- The Washington Times - Wednesday, April 18, 2012

SAN FRANCISCO — Google co-founder Larry Page stuck to his guns in a San Francisco courtroom Wednesday, testifying that the Internet giant did nothing wrong when it built the Android platform for mobile gadgets.

Mr. Page returned to the stand to field questions in a trial over accusations by business software titan Oracle that Google opted to infringe on Java program copyright and patents instead of licensing code from Sun Microsystems.

“We did nothing wrong,” Mr. Page said as he dueled with an Oracle attorney. “We are very careful about what information we use and do not use.”

Mr. Page held firm even when confronted with a key piece of evidence - an email from Android team engineers saying Google should license Java technology from Sun Microsystems for the Android project.

Google worked long and hard with Sun to work out a way to incorporate Java into a smartphone platform, but efforts failed, and Google went its own way with Android, Page said.


City OKs Facebook deal for infrastructure costs

MENLO PARK — A Silicon Valley city where Facebook recently opened its new headquarters approved a deal that will allow the company to bring in thousands more employees.

The Menlo Park City Council agreed unanimously Tuesday to let the social networking giant make annual payments totaling nearly $10 million to cover the impact that the influx of new workers will have on city infrastructure.

Facebook also will pay for more than $1 million in capital improvements, such as pedestrian and bicycle paths, and set up high school internship and job-training programs. The agreement establishes a $500,000 fund for the nearby city of East Palo Alto, where unemployment is high and the median income is low.

In exchange, Menlo Park will expedite permits and not levy unexpected city fees on the company.

Residents who attended the Tuesday night meeting urged city leaders to approve the deal.

Facebook wants to employ about 6,600 people on its 57-acre, nine-building campus. It needed the city’s approval to exceed the limit of 3,600 employees that was placed on the previous occupant, Sun Microsystems.

Facebook eventually wants to expand and build a west campus across the street to make room for a total of 9,400 employees.


Russian charged by U.S. in $1M hacking scheme

NEW YORK — A Russian national living in New York has been charged in connection with hacking into customer brokerage accounts and stealing $1 million, officials said.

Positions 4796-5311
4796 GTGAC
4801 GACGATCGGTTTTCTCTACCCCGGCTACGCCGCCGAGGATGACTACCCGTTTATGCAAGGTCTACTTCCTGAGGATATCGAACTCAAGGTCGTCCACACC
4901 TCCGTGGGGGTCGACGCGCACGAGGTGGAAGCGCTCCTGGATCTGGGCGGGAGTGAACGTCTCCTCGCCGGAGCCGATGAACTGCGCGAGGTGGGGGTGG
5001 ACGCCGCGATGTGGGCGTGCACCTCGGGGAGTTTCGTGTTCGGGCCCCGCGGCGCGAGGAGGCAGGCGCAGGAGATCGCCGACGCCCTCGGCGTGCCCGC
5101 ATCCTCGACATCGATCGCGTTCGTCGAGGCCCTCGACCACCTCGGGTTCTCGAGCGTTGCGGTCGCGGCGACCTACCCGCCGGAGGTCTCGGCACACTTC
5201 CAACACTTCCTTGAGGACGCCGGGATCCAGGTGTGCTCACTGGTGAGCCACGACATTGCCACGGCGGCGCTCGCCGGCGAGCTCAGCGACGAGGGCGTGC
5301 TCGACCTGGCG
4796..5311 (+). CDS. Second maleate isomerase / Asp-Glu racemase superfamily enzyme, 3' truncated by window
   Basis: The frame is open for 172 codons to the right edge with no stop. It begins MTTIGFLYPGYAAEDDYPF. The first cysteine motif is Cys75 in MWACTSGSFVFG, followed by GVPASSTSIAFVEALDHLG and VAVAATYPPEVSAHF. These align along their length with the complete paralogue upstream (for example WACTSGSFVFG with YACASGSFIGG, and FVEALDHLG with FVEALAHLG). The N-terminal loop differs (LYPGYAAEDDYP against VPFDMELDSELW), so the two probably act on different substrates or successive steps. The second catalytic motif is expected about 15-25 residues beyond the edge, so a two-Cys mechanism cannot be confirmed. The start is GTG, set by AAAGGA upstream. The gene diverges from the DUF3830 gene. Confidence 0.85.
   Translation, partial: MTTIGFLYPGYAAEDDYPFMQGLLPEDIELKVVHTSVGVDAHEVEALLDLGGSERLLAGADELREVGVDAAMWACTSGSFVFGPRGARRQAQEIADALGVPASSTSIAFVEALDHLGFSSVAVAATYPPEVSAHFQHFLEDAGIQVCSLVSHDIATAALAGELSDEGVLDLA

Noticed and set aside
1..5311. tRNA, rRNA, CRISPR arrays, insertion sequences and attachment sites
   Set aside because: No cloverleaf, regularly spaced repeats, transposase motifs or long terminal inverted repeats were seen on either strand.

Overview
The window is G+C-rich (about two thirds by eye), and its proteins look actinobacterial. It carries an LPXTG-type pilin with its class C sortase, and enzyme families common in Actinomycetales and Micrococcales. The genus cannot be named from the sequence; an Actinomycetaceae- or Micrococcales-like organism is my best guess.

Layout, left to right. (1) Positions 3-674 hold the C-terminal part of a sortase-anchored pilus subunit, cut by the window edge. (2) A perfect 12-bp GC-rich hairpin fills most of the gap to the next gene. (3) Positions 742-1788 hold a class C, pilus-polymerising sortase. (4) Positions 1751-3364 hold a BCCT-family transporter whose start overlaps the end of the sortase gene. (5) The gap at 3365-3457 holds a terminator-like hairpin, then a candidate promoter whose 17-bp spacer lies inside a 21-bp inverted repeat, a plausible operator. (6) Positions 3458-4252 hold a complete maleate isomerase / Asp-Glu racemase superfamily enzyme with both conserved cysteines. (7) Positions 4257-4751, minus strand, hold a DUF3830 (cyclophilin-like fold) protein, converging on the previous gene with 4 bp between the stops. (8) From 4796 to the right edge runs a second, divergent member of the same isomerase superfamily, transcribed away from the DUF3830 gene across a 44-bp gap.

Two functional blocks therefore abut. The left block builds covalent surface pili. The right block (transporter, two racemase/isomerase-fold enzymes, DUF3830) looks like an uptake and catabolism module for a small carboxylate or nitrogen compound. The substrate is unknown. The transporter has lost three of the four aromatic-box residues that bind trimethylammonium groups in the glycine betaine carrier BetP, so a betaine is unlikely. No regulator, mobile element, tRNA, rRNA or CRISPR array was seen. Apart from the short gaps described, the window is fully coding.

The Justice Department said charges filed Tuesday named Petr Murmylyuk, also known as Dmitry Tokar, 31, of Brooklyn, N.Y., with conspiracy to commit wire fraud, unauthorized access to computers, and securities fraud.

According to prosecutors, Mr. Murmylyuk starting in late 2010 worked with others to steal from online trading accounts at Scottrade, ETrade, Fidelity, Schwab, and other brokerage firms.

“Members of the ring first gained unauthorized access to the online accounts and changed the phone numbers and email addresses on file to prevent notice of unauthorized trading from going to the victims,” according to a Justice Department statement.

Once the hackers controlled the accounts, they set up “unprofitable and illogical securities trades” to benefit the hackers, the statement said.

In some cases, the scheme sold options contracts, then repurchased the same contracts minutes later for up to nine times the price.

The Securities and Exchange Commission has filed a parallel civil case in an effort to recover the funds.


American plans to cut another 1,200 jobs

DALLAS — American Airlines wants to eliminate 1,200 nonunion jobs as it cuts costs while under bankruptcy protection.

That pushes the company’s overall job-cut target to 14,200. It announced plans in February to cut 13,000 union pilots, flight attendants and ground workers.

American outlined the cuts for many nonunion workers on Tuesday. The company wants to outsource the jobs of all airport skycaps and cargo agents, cancel a planned lump-sum payment that was due for nonunion workers next year, freeze their pension plan, cut vacation and paid holidays, and reduce medical benefits.

The airline says it will close a reservations call center in Tucson, Ariz., and lounges at Washington’s Dulles Airport and Kansas City International Airport.


Mylan to invest $100M in Ireland over 4 years

PITTSBURGH — Generic and specialty drugmaker Mylan said Wednesday it will spend up to $100 million in Ireland over the next five years to expand its operations in the cities of Dublin and Galway.

Combined with investments by the Irish government, the company said it expects to generate more than 500 new jobs by 2016. Mylan is the largest generic drugmaker in Ireland, the company said in a statement.

Mylan CEO Heather Bresch said most of the new jobs will support increased research and manufacturing for the company’s respiratory and injectable drug franchises. Mylan already employs 700 people at its facilities in Ireland.

Shares of Mylan Inc. dipped 15 cents, to $22.52, in afternoon trading Wednesday.

From wire dispatch and staff reports

Copyright © 2019 The Washington Times, LLC. Click here for reprint permission.

The Washington Times Comment Policy

The Washington Times welcomes your comments on Spot.im, our third-party provider. Please read our Comment Policy before commenting.


Click to Read More and View Comments

Click to Hide